Ultimate Hunting Gun
Is the world's most versatile hunting firearm a handgun? Could be. The Smith & Wesson Performance Center 500 can handle every huntable animal you might encounter. It shoots loads light enough for varmints, heavy enough for thick-skinned dangerous game and flat enough for long-distance species such as sheep or antelope.
Is the world’s most versatile hunting firearm a handgun? Could be. The Smith & Wesson Performance Center 500 can handle every huntable animal you might encounter. It shoots loads light enough for varmints, heavy enough for thick-skinned dangerous game and flat enough for long-distance species such as sheep or antelope.
A. Compensator Its 360-degree design throws flame like the exhaust from a Top Fuel dragster but it helps tame the .500’s formidable recoil, making 275- and 325-grain loads kick less than a .44 Mag. It also acts as a barrel nut, suspending the barrel in the barrel shroud. In essence, it pulls the barrel between the frame and compensator, eliminating barrel stress and enhancing the revolver’s accuracy.
B. Barrel Smith & Wesson’s Performance Center offers the 500 in three barrel lengths (6½ inches, 7½ inches and 10½ inches). The 10½-inch barrel pictured here gives the best performance with the various loads for the 500, both in terms of velocity and accuracy. All Performance Center 500 barrels are made by Lothar-Walther and are precision ground at both the crown and the forcing cone, where the barrel extends through the frame. What you actually see is the barrel shroud. The barrel itself is contained within it, suspended between the frame and compensator.
C. Scope Traditionally, hunting handguns have been effective to about 100 yards or so (the exception being some single-shot handguns chambered for rifle cartridges). However, with the downrange energy and trajectory of the 500, the only limit is your shooting ability. Leupold’s VX-III 2.5-8×32 extended-eye-relief scope lets you reach out there as far as your skills will allow. With a proper rest (see below) and shooting technique, handgunning out to 200 yards is no longer out of the question. ($470; 800-237-4444; cabelas.com)
D. Rings Not just any scope ring will withstand the punishing recoil generated by the 500’s heaviest loads. These cross-slot-style rings from Leupold-the company’s PRWs to be exact-offer the best grip because they have metal tabs that sit in the integral grooves machined into the top of the revolver’s barrel shroud. This integral Picatinny-style rail-available only on the 10½-inch model-eliminates the need for a separate scope base, which is another accuracy-enhancing feature of this revolver.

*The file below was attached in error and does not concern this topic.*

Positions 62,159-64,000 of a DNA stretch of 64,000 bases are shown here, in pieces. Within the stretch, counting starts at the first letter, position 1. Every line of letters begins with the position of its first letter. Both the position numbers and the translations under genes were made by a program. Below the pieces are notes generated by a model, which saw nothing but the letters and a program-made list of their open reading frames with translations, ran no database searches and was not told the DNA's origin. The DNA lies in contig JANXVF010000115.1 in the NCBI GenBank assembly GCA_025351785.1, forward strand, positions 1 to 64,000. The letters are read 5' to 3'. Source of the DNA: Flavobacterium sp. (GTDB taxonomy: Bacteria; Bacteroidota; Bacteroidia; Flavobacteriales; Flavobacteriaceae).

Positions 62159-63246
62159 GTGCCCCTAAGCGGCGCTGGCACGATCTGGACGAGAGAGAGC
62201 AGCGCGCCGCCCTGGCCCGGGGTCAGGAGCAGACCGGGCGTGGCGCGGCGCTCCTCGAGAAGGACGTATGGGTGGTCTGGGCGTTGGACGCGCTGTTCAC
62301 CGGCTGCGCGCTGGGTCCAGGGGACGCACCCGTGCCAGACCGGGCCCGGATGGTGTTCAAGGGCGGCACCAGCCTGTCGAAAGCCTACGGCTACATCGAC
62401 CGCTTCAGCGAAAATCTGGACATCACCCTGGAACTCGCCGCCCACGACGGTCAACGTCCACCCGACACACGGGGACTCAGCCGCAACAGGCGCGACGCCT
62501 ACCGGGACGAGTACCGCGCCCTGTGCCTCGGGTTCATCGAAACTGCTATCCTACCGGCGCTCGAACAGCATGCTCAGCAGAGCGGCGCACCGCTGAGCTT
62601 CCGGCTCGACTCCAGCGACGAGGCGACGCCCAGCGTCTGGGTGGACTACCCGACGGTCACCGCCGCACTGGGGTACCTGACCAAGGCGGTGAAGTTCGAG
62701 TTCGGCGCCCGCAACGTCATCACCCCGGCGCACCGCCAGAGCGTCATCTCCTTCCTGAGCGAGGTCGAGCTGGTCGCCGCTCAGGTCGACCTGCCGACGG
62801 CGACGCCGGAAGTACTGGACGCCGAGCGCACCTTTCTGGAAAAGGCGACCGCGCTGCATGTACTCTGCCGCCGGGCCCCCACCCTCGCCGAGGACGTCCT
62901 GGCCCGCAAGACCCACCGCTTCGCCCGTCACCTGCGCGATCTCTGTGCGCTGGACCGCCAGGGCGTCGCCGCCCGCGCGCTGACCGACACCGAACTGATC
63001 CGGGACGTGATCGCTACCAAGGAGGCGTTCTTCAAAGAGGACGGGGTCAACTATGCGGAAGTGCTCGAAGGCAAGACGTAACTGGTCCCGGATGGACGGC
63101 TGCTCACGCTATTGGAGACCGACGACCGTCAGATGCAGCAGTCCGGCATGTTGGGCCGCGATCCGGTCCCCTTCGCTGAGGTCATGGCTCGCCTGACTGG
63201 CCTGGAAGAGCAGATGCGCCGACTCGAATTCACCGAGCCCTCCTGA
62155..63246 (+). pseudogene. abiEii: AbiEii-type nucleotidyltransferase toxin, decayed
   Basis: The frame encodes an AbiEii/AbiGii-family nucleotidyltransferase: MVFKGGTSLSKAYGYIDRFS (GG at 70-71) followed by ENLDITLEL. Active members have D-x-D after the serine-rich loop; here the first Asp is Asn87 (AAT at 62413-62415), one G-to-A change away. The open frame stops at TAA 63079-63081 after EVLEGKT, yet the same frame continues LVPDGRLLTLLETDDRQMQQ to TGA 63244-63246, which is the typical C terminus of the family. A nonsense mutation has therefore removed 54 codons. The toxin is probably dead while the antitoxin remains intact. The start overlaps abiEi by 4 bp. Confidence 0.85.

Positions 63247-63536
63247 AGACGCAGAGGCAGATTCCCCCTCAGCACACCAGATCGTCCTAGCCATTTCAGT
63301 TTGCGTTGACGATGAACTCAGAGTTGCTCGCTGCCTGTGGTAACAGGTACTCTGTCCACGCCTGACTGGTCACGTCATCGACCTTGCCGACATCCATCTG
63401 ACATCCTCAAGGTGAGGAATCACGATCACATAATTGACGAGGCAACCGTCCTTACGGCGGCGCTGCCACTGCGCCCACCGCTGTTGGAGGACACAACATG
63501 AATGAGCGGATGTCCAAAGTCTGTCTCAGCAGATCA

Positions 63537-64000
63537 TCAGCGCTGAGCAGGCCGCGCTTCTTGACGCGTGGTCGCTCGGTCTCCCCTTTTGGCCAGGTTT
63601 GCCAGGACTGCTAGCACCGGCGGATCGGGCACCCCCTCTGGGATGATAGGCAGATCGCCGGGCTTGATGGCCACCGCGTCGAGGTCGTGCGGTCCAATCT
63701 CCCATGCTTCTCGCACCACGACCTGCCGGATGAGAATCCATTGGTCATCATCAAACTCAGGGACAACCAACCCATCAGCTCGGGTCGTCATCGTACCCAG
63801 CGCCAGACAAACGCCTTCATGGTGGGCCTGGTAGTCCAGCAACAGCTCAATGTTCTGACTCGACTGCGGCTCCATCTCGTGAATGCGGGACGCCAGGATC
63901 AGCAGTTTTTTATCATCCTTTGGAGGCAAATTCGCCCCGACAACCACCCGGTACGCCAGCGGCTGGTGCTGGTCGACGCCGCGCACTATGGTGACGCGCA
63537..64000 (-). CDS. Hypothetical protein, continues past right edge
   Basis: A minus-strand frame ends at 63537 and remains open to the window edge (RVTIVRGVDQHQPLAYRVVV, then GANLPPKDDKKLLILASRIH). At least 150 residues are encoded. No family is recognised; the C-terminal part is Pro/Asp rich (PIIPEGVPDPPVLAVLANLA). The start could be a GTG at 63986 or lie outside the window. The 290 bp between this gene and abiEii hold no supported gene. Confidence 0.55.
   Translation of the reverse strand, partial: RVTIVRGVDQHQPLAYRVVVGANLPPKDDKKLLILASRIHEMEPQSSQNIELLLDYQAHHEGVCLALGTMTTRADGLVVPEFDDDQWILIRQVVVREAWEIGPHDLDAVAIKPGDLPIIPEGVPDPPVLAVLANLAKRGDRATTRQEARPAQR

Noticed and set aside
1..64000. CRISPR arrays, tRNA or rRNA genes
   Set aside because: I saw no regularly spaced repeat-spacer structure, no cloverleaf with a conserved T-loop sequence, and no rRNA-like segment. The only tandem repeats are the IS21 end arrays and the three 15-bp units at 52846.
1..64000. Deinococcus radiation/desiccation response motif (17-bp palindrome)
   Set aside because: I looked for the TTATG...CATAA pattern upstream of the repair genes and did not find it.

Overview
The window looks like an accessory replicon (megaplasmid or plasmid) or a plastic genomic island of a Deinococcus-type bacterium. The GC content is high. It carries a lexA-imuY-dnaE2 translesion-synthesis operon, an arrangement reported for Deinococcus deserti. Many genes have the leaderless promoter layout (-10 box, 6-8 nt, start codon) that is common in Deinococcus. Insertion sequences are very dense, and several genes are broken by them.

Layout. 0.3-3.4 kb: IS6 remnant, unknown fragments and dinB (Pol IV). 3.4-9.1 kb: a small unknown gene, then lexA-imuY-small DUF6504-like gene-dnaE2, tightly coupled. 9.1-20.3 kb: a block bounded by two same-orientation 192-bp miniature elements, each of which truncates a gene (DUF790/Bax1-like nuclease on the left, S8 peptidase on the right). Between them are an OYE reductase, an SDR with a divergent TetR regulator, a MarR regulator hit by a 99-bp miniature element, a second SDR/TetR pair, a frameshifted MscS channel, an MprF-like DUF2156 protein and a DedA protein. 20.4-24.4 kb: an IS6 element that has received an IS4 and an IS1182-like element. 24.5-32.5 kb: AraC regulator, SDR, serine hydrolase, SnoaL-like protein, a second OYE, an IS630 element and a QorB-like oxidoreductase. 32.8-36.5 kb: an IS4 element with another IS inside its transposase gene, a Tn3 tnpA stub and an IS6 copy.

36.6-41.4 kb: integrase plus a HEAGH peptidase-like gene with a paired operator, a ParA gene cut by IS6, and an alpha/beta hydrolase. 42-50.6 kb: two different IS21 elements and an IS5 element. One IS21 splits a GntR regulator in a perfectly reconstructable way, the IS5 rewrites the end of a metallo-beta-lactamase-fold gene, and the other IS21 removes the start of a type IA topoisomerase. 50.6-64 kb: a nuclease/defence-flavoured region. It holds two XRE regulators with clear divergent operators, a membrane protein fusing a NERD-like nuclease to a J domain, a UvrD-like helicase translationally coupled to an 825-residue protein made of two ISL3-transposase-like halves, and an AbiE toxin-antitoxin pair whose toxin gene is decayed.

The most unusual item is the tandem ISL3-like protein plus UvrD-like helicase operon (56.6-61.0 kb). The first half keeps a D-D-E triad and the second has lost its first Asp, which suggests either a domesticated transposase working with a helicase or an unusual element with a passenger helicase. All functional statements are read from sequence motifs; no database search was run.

E. Chin The chin in front of the trigger guard is the best spot to rest a handgun when you’re using shooting sticks or any other shooting aid. Placing the barrel (or the barrel shroud, in the case of the Performance Center 500) of any handgun on a rest can introduce accuracy-destroying stress, especially when you’re shooting at longer distances.
F. Cylinder With its five charging holes, the 500 gives you better backup capability than most rifles. And with the exception of a double rifle, a revolver gives you the quickest follow-up shots of any repeater in the event of a misfire, a comforting advantage when you’re hunting dangerous game.
G. Trigger Crisp as a mountain trout stream, the trigger is tuned to break at 4 pounds in single-action mode. The Performance Center hammer and trigger components are forged, not metal-injected, which allows them to be matched up for a crisper let-off and better trigger pull.
H. Grip Smartly designed grips by Hogue feature a gel insert where the web of your hand rests to help dampen the 500’s kick. Made of a material called Sorbothane, the insert acts just like a recoil pad on a shotgun or rifle.
$ Price Custom guns never come cheap, but given that the Performance Center 500 is built by hand by master craftsmen and will put every bullet right where you point it, the $1,391 price tag doesn’t seem quite so unreasonable. (800-331-0852; smith-wesson.com)
[pagebreak] Cor-Bon 325 gr. Barnes XPB Muzzle velocity/energy 1,800 fps/2,338 ft.-lb. Best for Long-range handgunning details Sighted-in 3.1 inches high at 100 yards, this spitzer-style bullet drops only 7.7 inches at 200 yards.
Hornady 350 gr. XTP Mag
Muzzle velocity/energy 1,900 fps/2,805 ft.-lb. Best for Deer details With .30/06-class muzzle energy, this bullet will knock any whitetail sideways. Has proven effective on bear and larger game, too.
Winchester 400 gr. Platinum
Muzzle velocity/energy 1,800 fps/2,877 ft.-lb. Best for Large game details This bullet has the heft and construction to tackle elk, bear, caribou and other large-bodied game animals. Works well for deer, too.
Hornady 500 gr. XTP FP
Muzzle velocity/energy 1,425 fps/2,254 ft.-lb. Best for Heavy and dangerous game details When your goal is deep penetration and a large, leaky hole, this flat-nosed sledgehammer will do the trick.
Take a Rest
The Explorer Monopod from Stoney Point telescopes from 25 to 62 inches, so you can shoot from a sitting, kneeling or standing position. Don’t be tempted to grip the monopod when shooting a revolver unless you enjoy getting burned by the cylinder flash. Use a two-handed grip instead. ($41; 507-354-3360; stoneypoint.com)
Light isn’t one of the words to describe the 500. This sling from Uncle Mike’s, included with the gun, was inspired by the straps golfers use on their club bags and makes lugging the 500’s 82 ounces around much easier. The strip down the middle of the cushioned pad grips clothing to minimize slippage.